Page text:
Baltimore City won a federal grant worth nearly $4 million to abate lead paint from 230 homes and remove other environmental health hazards from 115 homes.
The grant from the U.S. Department of Housing and Urban Development was announced by HUD Secretary Julian Castro at an event at Elmer A. Henderson: A Johns Hopkins Partnership School, and several dignitaries from the city and state came for the announcement.
In all, the HUD grants will pay for work on nearly 3,200 low-income houses around the country with lead and other health and safety hazards.
Lead paint, outlawed for sale in Baltimore in 1950 and elsewhere in 1978, has remained a long-term scourge in the city, causing behavior and learning problems in children who are more susceptible to harm even in small amounts.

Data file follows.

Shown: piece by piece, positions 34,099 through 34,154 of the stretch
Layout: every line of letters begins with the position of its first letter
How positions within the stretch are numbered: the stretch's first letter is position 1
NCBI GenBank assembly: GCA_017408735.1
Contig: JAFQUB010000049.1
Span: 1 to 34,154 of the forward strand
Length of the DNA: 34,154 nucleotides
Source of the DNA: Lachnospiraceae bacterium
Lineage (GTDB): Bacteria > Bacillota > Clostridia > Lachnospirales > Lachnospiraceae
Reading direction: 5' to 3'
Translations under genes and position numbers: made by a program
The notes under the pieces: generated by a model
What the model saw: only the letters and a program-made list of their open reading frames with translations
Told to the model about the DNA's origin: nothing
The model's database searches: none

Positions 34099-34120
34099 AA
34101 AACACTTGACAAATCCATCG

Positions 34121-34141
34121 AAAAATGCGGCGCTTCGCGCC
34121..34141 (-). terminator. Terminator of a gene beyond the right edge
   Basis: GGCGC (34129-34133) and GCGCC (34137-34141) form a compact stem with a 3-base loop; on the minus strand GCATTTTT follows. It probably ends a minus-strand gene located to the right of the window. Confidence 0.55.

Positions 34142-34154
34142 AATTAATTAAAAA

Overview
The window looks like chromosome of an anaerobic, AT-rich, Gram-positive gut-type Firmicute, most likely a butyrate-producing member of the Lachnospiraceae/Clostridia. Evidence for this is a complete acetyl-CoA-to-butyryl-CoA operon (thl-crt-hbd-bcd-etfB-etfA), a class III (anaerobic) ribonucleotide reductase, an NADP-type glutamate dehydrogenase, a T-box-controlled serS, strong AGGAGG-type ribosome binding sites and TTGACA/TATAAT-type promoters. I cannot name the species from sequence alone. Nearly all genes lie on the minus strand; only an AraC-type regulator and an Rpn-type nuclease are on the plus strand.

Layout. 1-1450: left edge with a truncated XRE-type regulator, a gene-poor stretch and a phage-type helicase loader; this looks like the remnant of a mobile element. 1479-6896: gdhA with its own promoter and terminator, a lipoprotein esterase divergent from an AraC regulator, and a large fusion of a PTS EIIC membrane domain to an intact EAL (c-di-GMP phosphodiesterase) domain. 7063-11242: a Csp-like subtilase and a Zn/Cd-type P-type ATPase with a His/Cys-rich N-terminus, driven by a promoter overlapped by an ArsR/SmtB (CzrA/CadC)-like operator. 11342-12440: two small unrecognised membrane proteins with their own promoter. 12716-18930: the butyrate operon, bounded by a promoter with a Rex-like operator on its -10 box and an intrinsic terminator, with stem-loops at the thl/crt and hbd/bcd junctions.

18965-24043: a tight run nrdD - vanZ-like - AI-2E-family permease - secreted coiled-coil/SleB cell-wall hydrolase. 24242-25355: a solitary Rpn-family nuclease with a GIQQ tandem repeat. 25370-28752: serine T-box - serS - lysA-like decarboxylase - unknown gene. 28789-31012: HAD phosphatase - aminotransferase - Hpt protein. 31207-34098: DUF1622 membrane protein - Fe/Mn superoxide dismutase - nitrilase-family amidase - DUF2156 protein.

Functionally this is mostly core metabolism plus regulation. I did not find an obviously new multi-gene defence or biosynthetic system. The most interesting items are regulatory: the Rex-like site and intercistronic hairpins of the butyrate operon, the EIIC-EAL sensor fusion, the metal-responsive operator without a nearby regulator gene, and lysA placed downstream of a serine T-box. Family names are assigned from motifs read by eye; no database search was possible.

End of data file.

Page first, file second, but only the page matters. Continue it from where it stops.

Abatement efforts have reduced the number of poisoning cases by more than 90 percent since the mid-90s, officials have said.
However, four years ago the city lost HUD funding for mismanaging the money. HUD said the city failed to fix up enough homes. A year later, the city received $2.9 million to clean up 200 more homes.